The War of the Kitchens

This week is a bit unusual for ACS – two Intermediate courses are being run simultaneously, and in doing so, the school have created a bit of competition between the kitchens. Little hints and tips scattered over the day by each kitchen’s chef are swapped somewhat fiercely in the pub at the end of the day, and our tiny phone screens show evidence of slightly different techniques or presentation methods. I think we’ve taken that sense of competition back to each chef (or maybe they’re the ones sowing the seeds?) but I think today Kitchen one reigned victorious with Darrin’s addition of Thai and bird’s eye chillis to the lemongrass and lime leaf-infused coconut sorbet that rounded off today’s menu:

Day three

Baked smoked haddock topped with aged gruyere and a poached egg, served with wilted spinach and curry oil

Dorset pork tenderloin “en papilotte” with shaved fennel, apples, cider and thyme, served with roasted honey-glazed carrots and celeriac

Coconut milk and lemongrass sorbet with tuille biscuits

We also prepped a gorgeously moist pork belly that we’ll use on Friday, and a ham hock for use in the savoury pasty shells we now have prepped for tomorrow’s lunch. We watched a demo of sweet pastry, and that’s being held in reserve for Friday too. The beef stock continued simmering for a lot of today too.

Refreshing our previously poached eggs was a cinch. It will be a seriously useful skill back home, and made assembling our haddock-y lunch a lot simpler. I picked up a helpful hint for melting gruyere, which is to soak it in milk to enhance its melting properties, although I’m not sure I’d add it when I make the otherwise brilliant haddock dish in the future. It’s the kind of thing I love for weekend brunch, and I think the cheese was maybe just a wee bit too much. The curry oil was a great addition though, and something I wouldn’t have bothered to make, nor paired with the fish and egg, but brought a kedgeree-esque quality to the final plate.


The pork dish we made for dinner was good, but I think I missed the skin-and-bone type butchery of the last couple of days: trimming down and bashing out the tenderloin wasn’t as rewarding as the lamb and chicken work. What I have taken away from today’s dish is the knowledge that pink pork is not always a bad thing.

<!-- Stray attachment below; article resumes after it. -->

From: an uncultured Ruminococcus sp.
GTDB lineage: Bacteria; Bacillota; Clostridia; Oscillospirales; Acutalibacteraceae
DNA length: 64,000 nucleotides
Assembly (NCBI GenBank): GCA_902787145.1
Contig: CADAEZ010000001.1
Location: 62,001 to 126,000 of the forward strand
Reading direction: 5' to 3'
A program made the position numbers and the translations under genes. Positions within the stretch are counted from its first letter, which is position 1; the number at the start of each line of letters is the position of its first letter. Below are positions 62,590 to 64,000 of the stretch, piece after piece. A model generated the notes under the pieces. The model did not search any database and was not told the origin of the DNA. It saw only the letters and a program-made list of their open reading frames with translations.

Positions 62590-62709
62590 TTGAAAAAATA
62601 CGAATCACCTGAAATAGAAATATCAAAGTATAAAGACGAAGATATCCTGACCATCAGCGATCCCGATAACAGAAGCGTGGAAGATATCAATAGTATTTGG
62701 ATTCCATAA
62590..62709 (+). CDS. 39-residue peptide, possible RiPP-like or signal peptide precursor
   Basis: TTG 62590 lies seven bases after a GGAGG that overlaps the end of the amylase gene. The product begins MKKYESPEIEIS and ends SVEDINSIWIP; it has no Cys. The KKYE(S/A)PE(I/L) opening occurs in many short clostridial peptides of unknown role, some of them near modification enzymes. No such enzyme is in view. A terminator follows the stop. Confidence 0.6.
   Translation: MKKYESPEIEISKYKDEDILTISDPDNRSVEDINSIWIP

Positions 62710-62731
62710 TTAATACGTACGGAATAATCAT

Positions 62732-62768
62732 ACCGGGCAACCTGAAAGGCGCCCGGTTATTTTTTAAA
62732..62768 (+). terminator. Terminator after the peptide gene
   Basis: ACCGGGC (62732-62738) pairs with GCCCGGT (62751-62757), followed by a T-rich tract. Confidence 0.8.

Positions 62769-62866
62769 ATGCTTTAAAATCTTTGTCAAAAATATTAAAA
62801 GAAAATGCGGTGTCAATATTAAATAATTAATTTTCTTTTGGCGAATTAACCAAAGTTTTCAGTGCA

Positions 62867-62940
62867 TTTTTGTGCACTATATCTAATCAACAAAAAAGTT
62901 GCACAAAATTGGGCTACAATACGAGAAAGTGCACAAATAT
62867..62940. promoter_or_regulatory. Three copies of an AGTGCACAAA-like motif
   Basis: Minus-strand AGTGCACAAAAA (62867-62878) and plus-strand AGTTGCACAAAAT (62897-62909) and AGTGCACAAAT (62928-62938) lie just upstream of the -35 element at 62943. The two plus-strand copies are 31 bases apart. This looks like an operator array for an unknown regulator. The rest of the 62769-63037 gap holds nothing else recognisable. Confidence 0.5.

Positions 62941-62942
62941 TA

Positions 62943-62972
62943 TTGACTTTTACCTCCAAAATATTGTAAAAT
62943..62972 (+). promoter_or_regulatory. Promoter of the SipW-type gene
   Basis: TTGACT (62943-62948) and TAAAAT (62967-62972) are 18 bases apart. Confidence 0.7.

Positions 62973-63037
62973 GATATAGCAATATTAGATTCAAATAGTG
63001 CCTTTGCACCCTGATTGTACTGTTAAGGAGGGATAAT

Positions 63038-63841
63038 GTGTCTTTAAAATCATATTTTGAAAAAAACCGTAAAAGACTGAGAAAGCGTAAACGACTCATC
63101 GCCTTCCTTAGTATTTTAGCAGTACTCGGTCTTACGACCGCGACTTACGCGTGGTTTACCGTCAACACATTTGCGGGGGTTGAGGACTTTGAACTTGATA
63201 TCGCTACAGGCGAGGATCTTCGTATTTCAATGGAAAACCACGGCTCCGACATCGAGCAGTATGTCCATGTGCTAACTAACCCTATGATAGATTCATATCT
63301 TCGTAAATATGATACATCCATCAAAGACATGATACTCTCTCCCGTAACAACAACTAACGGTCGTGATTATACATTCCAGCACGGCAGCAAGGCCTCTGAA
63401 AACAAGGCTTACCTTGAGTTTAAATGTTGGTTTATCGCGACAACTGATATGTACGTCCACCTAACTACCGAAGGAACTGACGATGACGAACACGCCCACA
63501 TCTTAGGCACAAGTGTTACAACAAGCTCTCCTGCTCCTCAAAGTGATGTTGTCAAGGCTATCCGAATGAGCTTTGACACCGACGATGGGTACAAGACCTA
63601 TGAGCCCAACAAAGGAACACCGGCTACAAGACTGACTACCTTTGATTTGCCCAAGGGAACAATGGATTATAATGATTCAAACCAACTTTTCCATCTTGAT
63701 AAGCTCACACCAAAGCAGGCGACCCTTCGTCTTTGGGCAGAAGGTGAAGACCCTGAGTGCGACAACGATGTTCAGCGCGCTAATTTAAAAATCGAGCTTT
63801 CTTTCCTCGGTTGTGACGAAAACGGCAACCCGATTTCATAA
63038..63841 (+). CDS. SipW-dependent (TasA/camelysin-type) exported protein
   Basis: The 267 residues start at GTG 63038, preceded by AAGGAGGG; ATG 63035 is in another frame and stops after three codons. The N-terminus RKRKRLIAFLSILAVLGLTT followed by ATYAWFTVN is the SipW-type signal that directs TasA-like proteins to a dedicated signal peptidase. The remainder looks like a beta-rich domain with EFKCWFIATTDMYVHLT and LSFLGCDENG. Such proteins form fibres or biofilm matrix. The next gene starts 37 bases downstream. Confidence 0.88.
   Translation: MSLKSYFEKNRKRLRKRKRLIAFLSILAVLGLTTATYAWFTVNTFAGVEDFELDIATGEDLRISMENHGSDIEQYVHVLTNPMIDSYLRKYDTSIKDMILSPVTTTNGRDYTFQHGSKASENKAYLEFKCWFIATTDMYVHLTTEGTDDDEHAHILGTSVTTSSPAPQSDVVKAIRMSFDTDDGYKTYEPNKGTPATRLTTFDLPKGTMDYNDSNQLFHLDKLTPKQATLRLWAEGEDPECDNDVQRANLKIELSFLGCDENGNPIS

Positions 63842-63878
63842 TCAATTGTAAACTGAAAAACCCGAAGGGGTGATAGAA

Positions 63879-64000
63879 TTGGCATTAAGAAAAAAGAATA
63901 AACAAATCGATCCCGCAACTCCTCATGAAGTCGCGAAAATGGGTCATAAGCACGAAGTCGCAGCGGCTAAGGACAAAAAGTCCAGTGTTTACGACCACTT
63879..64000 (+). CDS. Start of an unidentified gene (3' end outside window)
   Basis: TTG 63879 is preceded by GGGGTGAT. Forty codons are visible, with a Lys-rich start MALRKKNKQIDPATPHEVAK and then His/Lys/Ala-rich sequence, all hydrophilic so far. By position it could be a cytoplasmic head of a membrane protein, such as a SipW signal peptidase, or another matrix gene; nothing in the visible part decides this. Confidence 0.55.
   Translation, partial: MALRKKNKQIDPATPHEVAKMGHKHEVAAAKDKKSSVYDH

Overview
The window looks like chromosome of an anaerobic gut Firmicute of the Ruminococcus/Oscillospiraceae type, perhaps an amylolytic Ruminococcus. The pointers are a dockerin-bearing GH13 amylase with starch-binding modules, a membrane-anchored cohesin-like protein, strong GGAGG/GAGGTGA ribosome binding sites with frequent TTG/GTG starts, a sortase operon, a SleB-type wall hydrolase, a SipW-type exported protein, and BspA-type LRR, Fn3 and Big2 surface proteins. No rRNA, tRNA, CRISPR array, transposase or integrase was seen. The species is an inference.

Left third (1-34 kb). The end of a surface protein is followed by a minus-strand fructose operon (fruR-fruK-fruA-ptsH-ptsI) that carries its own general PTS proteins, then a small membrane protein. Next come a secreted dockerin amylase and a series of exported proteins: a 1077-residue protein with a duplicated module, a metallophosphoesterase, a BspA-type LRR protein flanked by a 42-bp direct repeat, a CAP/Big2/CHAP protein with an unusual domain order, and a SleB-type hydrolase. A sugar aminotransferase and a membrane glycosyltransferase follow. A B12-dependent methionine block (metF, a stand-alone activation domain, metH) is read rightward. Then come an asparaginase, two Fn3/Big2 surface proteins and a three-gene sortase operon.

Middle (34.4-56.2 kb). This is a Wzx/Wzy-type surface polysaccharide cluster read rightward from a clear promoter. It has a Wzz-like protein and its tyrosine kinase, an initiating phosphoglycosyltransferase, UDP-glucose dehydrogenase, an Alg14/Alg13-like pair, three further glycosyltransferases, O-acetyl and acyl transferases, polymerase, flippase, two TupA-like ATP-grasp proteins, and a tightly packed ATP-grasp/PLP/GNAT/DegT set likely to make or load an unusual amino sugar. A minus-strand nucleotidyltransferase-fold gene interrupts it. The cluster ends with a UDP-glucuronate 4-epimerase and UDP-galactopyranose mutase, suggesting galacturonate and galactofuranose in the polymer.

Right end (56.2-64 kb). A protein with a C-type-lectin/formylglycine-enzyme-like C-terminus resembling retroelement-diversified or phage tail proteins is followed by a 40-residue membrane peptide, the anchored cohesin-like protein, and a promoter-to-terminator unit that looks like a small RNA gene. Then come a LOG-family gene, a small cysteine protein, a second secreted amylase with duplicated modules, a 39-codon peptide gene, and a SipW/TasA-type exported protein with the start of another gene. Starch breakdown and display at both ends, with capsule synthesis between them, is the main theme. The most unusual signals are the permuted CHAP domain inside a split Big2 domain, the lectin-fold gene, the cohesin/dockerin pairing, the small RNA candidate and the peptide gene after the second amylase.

Trimmed and flattened pork loin, seasoned and ready to roll

Maybe not so much rocked, but definitely rolled


The superstar of the day was the sorbet. Mmmmm-mm! I had no idea what “Thai sorbet” meant when I saw it on our menu sheet, and initially started imagining some kind of savoury palate cleanser or cold soup but the real dish was so much better than that! Adding some chillis was a stroke of genius: the hot/cold effect was exquisite, and good enough to make me seriously consider buying an ice-cream machine (I know you can do it by hand with nowt but a freezer, a plastic tub and a fork, but it won’t be nearly as smooth or good).

Chills in sorbet – who’dve thunk it?

And in between all that we had some fun messing aroud with palette knives and hot tuille biscuits, forming baskets and springy shapes to our hearts’ content. They held the final ball of sorbet, so were a practical addition to the day, and I can see opportunity to reveal some show-off pudding holders when I’m home. Or even be brave enough to attempt Thomas Keller’s salmon cornets that use the same potentially finger-burning method. My fingers seem to have a respectable level of asbestos-like resistance to the heat of the biscuits, so maybe I won’t let those mini cones scare me much longer….

Tuille perfection in action

The week feels like it’s flying past now, and I’m growing quite envious of the two in my kitchen that are doing Intermediate Extra next week, but I’m trying hard not to wish away the next two days. There’s so much more to come. Tomorrow is a full-on three course dinner with wine (I can hear you all “ooooh-ing” from here. I know, wine. Aren’t we grown up?) and Friday is Fish Day, so no need to be too sad we’re past the halfway point already.

“And in the synchronised tuille twirling event, Team GB are going for gold…”

Not when there’s still two days of good-natured kitchen competition to be had. The proof of the pudding is in the camera-phone images so select your culinary weapon, and step away from the classroom; as Mills Lane would say, let’s get it ON!

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